China’s top disciplinary body called on Wuhan police to withdraw a reprimand against a whistle-blowing local doctor, as authorities sought to neutralize an emotional symbol of efforts to suppress warnings about the deadly virus sweeping the globe.
A month-long investigation found that a police summons accusing ophthalmologist Li Wenliang of “spreading fake information on the internet” was inappropriate, the National Supervisory Commission said in a statement released Thursday. The commission urged authorities in the central Chinese city of Wuhan to revoke the reprimand letter and hold relevant people accountable.
Li, 34, had become a folk hero after being punished, along with another seven doctors, for speaking up about a mysterious new pneumonia they encountered in Wuhan -- where the pathogen was first identified in humans. The findings had been anticipated since investigators were dispatched to probe circumstances leading up to the Feb. 7 death of Li from the same virus he had warned about.
The virus has spread to infect more than 200,000 people around the world, trigging business closures, disrupting travel and pushing the globe to the brink of recession. As China’s own outbreak slows, President Xi Jinping has sought to counter criticism of his government’s early response.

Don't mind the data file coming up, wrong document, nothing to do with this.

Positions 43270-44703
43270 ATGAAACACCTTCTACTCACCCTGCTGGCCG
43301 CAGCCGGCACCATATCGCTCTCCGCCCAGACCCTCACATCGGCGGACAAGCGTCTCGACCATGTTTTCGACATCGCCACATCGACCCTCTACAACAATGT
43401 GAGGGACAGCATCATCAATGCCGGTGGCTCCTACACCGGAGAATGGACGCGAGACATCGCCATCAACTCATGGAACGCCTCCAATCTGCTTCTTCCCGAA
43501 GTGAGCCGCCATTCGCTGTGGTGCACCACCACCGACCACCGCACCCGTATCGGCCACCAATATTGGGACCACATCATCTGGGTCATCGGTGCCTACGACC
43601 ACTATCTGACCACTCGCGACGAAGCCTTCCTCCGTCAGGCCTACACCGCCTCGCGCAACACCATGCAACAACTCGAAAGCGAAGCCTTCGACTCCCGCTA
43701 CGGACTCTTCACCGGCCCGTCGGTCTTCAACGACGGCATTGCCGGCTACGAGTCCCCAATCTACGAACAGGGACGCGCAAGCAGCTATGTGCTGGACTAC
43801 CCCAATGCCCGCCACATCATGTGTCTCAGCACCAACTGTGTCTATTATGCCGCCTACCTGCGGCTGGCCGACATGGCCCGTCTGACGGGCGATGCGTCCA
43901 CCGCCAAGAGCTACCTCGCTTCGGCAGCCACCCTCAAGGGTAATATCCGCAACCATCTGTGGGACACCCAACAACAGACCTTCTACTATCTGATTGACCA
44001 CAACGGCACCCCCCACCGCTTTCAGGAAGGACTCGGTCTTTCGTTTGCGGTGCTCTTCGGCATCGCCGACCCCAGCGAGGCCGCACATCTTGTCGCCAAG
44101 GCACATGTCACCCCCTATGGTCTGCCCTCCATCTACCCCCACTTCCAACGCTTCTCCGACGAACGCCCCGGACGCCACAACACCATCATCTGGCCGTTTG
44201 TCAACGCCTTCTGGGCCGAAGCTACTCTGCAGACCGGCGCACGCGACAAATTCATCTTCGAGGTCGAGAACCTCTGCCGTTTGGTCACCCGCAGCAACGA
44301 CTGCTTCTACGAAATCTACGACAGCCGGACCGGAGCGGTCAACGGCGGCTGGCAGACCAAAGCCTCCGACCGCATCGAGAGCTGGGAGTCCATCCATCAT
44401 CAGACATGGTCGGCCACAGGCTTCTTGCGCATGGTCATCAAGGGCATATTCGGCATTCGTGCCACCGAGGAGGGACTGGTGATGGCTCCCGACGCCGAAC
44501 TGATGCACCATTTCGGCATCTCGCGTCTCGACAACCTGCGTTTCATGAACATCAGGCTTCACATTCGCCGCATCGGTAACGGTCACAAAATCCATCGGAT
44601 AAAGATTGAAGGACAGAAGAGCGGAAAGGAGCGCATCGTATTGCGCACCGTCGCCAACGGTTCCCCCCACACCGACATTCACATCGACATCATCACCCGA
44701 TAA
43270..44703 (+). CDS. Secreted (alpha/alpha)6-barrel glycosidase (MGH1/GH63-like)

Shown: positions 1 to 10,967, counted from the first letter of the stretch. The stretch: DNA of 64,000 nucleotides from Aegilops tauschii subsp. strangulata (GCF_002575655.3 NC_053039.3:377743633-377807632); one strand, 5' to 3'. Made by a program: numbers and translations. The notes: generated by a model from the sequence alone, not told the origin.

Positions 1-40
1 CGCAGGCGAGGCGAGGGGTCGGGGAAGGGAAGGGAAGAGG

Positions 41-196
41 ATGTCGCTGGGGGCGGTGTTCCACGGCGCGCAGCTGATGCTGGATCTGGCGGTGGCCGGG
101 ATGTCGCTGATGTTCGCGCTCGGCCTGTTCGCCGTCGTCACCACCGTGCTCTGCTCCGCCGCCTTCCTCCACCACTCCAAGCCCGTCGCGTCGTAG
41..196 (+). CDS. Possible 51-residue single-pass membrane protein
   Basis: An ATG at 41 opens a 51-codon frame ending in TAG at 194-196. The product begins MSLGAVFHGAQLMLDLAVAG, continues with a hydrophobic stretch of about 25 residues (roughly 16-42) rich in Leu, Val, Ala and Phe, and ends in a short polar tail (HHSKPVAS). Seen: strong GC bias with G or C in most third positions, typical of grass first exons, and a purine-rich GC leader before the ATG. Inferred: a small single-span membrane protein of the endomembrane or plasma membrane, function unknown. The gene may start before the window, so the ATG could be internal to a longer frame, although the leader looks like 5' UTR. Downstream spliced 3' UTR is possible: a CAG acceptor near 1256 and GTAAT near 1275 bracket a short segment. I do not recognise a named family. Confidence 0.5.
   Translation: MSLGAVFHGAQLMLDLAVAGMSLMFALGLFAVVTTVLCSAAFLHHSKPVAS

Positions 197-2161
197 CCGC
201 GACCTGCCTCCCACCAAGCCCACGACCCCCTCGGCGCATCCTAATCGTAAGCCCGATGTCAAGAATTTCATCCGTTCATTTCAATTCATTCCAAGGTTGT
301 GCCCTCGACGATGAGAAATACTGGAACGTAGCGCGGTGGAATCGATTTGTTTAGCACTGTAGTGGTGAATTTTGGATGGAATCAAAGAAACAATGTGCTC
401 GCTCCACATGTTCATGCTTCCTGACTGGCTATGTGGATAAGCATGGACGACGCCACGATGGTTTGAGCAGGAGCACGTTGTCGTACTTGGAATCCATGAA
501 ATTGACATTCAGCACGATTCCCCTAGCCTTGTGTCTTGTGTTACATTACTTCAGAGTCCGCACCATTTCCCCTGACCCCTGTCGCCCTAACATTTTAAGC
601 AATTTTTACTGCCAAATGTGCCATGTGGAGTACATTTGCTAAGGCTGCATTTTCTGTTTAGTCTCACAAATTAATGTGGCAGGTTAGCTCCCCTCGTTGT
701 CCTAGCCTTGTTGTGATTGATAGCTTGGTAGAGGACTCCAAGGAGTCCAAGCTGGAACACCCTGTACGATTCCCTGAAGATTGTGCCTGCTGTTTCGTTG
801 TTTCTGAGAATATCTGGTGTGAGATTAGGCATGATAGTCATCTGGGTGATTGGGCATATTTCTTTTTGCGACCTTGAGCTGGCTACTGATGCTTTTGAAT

Still, the National Supervisory Commission stopped short of recommending disciplinary action against top Wuhan officials as many residents had demanded on social media.
“Some people might be dissatisfied with the decision which only requests to revoke the reprimand order,” the Global Times, a newspaper published by the ruling Communist Party, said after the statement Thursday. “After the epidemic concludes, the country will conduct a comprehensive review and reflection, when the accountability mechanisms will certainly not be overlooked.”
In recent weeks, Xi’s government has acknowledged initial shortcomings by local authorities, replacing top officials in Wuhan and the surrounding province of Hubei. Earlier this month, the National Health Commission commended Li along with more than 500 other medical personnel for his outstanding performance and dedication in the fight against the epidemic.
In a question-and-answer document released Thursday, the National Supervisory Commission’s investigation group disputed what it said were efforts to make Li into an anti-government symbol.
“Some hostile forces have labeled Dr. Li Wenliang a ‘hero’ and a ‘awakener’ to confront the system,” the body said. “This is totally untrue. Li Wenliang is a Communist Party member, not a so-called anti-institutional figure. Those forces with ulterior motives to fan the flames of unrest, mislead the public and stir up social emotions are doomed to fail.”
The Wuhan Public Security Bureau later issued a statement saying it had formally withdrawn the reprimand and apologized to Li’s family. “The handling was improper, the application of law was wrong and law enforcement procedures were not standard,” the bureau said in a statement.
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